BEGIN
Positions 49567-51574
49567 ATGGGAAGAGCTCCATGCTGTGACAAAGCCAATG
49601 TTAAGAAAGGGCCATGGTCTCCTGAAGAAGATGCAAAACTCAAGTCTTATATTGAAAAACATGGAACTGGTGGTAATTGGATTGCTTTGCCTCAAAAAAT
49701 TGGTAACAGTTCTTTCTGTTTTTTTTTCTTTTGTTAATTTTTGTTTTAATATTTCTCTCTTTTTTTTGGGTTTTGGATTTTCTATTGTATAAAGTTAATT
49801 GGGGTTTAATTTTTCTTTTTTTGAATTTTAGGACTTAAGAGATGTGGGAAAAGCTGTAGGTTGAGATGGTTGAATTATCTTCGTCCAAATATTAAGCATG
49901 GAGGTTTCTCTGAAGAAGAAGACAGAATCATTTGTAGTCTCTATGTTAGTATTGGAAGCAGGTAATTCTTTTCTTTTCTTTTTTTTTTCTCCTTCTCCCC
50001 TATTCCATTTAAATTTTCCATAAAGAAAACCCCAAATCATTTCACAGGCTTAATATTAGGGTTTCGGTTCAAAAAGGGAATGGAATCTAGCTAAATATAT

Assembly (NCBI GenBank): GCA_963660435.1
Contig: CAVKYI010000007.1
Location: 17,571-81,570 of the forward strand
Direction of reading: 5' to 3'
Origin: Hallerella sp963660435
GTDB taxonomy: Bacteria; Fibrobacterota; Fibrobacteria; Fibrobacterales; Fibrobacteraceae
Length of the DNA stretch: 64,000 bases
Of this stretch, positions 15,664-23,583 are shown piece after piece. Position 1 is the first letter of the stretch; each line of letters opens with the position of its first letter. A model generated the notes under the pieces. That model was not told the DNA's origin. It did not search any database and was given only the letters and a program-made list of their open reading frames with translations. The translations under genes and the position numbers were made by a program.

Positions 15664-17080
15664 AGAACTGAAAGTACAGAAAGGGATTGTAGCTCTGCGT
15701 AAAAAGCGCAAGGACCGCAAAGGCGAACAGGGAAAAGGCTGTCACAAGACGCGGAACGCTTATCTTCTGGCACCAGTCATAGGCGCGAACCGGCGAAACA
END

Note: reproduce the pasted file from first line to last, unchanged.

Positions 49567-51574
49567 ATGGGAAGAGCTCCATGCTGTGACAAAGCCAATG
49601 TTAAGAAAGGGCCATGGTCTCCTGAAGAAGATGCAAAACTCAAGTCTTATATTGAAAAACATGGAACTGGTGGTAATTGGATTGCTTTGCCTCAAAAAAT
49701 TGGTAACAGTTCTTTCTGTTTTTTTTTCTTTTGTTAATTTTTGTTTTAATATTTCTCTCTTTTTTTTGGGTTTTGGATTTTCTATTGTATAAAGTTAATT
49801 GGGGTTTAATTTTTCTTTTTTTGAATTTTAGGACTTAAGAGATGTGGGAAAAGCTGTAGGTTGAGATGGTTGAATTATCTTCGTCCAAATATTAAGCATG
49901 GAGGTTTCTCTGAAGAAGAAGACAGAATCATTTGTAGTCTCTATGTTAGTATTGGAAGCAGGTAATTCTTTTCTTTTCTTTTTTTTTTCTCCTTCTCCCC
50001 TATTCCATTTAAATTTTCCATAAAGAAAACCCCAAATCATTTCACAGGCTTAATATTAGGGTTTCGGTTCAAAAAGGGAATGGAATCTAGCTAAATATAT

Assembly (NCBI GenBank): GCA_963660435.1
Contig: CAVKYI010000007.1
Location: 17,571-81,570 of the forward strand
Direction of reading: 5' to 3'
Origin: Hallerella sp963660435
GTDB taxonomy: Bacteria; Fibrobacterota; Fibrobacteria; Fibrobacterales; Fibrobacteraceae
Length of the DNA stretch: 64,000 bases
Of this stretch, positions 15,664-23,583 are shown piece after piece. Position 1 is the first letter of the stretch; each line of letters opens with the position of its first letter. A model generated the notes under the pieces. That model was not told the DNA's origin. It did not search any database and was given only the letters and a program-made list of their open reading frames with translations. The translations under genes and the position numbers were made by a program.

Positions 15664-17080
15664 AGAACTGAAAGTACAGAAAGGGATTGTAGCTCTGCGT
15701 AAAAAGCGCAAGGACCGCAAAGGCGAACAGGGAAAAGGCTGTCACAAGACGCGGAACGCTTATCTTCTGGCACCAGTCATAGGCGCGAACCGGCGAAACA